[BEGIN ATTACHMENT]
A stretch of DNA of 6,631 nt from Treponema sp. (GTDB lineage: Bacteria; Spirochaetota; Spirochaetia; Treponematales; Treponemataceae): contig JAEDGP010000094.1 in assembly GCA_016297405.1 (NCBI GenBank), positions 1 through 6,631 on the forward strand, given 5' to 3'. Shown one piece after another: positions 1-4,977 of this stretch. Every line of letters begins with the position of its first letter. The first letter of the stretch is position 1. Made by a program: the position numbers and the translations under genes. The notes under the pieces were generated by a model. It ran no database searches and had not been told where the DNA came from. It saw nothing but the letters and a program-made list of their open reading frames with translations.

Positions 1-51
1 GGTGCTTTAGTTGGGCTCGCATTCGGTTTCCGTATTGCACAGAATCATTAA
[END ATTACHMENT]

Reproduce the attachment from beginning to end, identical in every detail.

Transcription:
A stretch of DNA of 6,631 nt from Treponema sp. (GTDB lineage: Bacteria; Spirochaetota; Spirochaetia; Treponematales; Treponemataceae): contig JAEDGP010000094.1 in assembly GCA_016297405.1 (NCBI GenBank), positions 1 through 6,631 on the forward strand, given 5' to 3'. Shown one piece after another: positions 1-4,977 of this stretch. Every line of letters begins with the position of its first letter. The first letter of the stretch is position 1. Made by a program: the position numbers and the translations under genes. The notes under the pieces were generated by a model. It ran no database searches and had not been told where the DNA came from. It saw nothing but the letters and a program-made list of their open reading frames with translations.

Positions 1-51
1 GGTGCTTTAGTTGGGCTCGCATTCGGTTTCCGTATTGCACAGAATCATTAA